Mr Kelly - In other words, the honorable member agrees with me ?

Mr WILSON - No, I do not agree with the honorable member at all points. I am in agreement to some extent with honorable members on the other side, but I may say at once that I do not approve of the suggestion of the honorable member for Gwydir that the true remedy is to be arrived at bv means of the imposition of a confiscatory land tax. That is one of the most outrageous proposals I have ever heard of. If we could administer to the rabbits a little dose of progressive land tax they would probably die of very shame. I would prefer to see Dr. Danysz's microbes let loose upon this Continent rather than that .1 confiscatory land tax should be imposed. Such a. measure would prove harmful to all the producing interests of Australia. In the first place, the experiments should be conducted in a laboratory under -the control of such men, as Dr. Tidswell and Dr. Cherry, and perhaps other experts appointed bv the other States Governments.

That course was adopted in connexion with the previous Commission. Only a few weeks would be required to determine whether any danger of contagion with domestic animals or human beings was to be apprehended. The laboratory tests woul'd be complete. For instance, rabbits would be infected with the disease, and would be put in cages with other animals, and perhaps some birds, to ascertain whether there was any danger of the spread of the disease to other animals.

Mr Spence - Could we not put a pastoralist into the cage?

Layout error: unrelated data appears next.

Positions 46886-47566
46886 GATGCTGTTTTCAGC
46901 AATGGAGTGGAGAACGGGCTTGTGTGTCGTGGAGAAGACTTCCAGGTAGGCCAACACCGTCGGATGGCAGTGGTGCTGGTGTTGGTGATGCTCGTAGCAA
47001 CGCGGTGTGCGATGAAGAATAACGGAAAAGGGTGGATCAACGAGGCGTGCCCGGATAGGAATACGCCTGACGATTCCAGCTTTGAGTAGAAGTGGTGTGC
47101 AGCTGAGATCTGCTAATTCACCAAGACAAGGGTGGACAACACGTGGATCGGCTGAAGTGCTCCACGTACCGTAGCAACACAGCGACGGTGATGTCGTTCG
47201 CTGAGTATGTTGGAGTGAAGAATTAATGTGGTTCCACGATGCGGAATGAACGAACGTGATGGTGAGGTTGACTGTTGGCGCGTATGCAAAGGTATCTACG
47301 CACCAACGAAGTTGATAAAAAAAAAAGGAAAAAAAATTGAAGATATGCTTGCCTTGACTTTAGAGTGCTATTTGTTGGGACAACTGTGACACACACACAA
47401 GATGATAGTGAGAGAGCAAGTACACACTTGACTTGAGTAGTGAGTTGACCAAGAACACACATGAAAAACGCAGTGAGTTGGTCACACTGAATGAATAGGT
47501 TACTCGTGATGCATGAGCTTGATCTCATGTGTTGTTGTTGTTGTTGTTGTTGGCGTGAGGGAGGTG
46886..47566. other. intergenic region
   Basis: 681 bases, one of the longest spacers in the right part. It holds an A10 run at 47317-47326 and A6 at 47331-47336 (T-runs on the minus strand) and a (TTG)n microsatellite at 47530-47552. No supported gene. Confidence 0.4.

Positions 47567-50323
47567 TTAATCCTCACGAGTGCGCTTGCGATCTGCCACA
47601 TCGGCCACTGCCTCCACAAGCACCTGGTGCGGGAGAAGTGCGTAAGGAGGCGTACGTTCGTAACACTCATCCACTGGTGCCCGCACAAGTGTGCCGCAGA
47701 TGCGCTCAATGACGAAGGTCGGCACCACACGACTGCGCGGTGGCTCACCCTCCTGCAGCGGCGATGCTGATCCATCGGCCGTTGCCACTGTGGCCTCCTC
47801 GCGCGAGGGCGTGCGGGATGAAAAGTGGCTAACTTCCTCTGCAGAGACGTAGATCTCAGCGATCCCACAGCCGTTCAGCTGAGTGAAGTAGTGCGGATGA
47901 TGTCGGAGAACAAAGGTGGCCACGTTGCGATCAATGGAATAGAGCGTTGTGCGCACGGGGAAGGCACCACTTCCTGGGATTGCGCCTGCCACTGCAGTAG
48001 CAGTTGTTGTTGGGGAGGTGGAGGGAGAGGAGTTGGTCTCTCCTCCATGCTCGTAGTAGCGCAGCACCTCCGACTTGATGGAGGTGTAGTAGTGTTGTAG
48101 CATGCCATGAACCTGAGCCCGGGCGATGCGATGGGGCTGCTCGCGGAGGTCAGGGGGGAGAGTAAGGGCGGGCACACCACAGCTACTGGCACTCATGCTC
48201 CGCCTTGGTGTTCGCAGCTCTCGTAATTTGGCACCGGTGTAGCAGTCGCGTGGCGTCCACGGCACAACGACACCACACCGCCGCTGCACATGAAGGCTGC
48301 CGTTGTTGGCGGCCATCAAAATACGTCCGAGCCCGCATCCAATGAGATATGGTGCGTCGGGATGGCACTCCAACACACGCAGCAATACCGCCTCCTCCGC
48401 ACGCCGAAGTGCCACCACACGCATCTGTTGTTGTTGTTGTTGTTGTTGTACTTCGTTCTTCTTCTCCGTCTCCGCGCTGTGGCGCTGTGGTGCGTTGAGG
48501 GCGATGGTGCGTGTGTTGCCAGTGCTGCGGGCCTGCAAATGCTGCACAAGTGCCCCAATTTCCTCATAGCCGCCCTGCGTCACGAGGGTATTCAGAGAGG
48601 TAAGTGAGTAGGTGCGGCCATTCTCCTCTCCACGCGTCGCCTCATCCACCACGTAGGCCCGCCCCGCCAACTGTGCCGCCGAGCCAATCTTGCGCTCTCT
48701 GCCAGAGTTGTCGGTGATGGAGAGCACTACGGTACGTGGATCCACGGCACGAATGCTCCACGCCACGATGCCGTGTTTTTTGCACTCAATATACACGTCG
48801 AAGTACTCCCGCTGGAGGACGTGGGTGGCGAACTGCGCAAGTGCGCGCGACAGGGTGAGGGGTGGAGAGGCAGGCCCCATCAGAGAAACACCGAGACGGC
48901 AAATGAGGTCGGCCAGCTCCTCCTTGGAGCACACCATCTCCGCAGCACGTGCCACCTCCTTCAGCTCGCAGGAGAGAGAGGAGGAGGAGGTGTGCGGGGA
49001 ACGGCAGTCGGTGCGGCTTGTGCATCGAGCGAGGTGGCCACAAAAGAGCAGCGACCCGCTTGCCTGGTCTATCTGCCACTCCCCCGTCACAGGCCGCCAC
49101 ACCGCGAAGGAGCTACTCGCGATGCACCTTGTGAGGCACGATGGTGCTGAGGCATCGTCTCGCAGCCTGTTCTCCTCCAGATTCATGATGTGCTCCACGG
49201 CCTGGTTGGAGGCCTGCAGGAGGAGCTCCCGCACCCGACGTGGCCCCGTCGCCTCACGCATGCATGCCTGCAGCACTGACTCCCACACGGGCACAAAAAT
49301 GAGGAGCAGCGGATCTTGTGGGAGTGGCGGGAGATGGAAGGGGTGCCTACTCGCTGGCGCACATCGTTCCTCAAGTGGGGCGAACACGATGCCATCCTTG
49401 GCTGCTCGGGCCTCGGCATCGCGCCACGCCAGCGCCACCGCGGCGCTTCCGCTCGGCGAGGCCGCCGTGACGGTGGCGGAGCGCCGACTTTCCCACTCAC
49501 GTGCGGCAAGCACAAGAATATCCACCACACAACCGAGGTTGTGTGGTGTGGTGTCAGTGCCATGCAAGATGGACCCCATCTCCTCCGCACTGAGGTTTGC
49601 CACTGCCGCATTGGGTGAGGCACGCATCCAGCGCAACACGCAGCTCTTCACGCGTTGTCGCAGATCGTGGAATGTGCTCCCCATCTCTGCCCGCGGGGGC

Mr WILSON - Perhaps we might do that, and also select a member of the Australian Workers' Union for a similar purpose. I should like to point out to the honorable member for Darling that the men whose interests he so strongly advocates are suffering to perhaps a greater extent than any others owing to the ravages of the rabbits.

Mr Spence - They are making a good living by trapping them.

Mr WILSON - I cannot understand why the honorable member should say that. He must know very well that if we had no rabbit pest we should be able to graze a considerably larger number of sheep, and thus afford much more employment for shearers and others. I shall endeavour pre.sently to show the difference between the value of the products of the rabbit industry and the extent to which we are prevented from increasing other products owing to the ravages of the rabbits. As I have pointed out, the experiments should be first conducted in the laboratory. If they prove successful, the method adopted on a previous occasion should be followed. The rabbits should be taken to an island, or some other isolated spot, and the microbe should be subjected' to a thorough test under such conditions as prevailed on Rodd Island some fifteen years ago. I should like to quote from the report with regard to the former experiments, to indicate the nature of the precautions taken at Rodd Island. The report says -

A description of the station is given in section VII I. of the detailed report, so that here it need only be said l/hat the island is surrounded by a broad belt of water; that the general enclosure, in which animals are kept measures nearly a quarter of an acre, with stalls and pens, an aviary, artificial burrows, &c, the whole enclosure, with every outlet from it, being protected by fly-proof gauze, the drainage being conducted into disinfecting tanks, and a furnace being provided in which dead carcases and all infected matters may be burnt. A well-equipped laboratory is provided, with quarters for the experts and servants. All these works were completed in less than two months, and thus, at a comparatively small cost, provision was made for the experiments to be performed under the direction of the Commission.

There we have a description of what was actually done in connexion with a similar experiment, and' there is no reason why we should not follow the same course on this occasion. The report goes on to say -

And when its work is ended, a permanent bacteriological station will remain, in which, from time to time, the communicable diseases of animals can be studied with facility.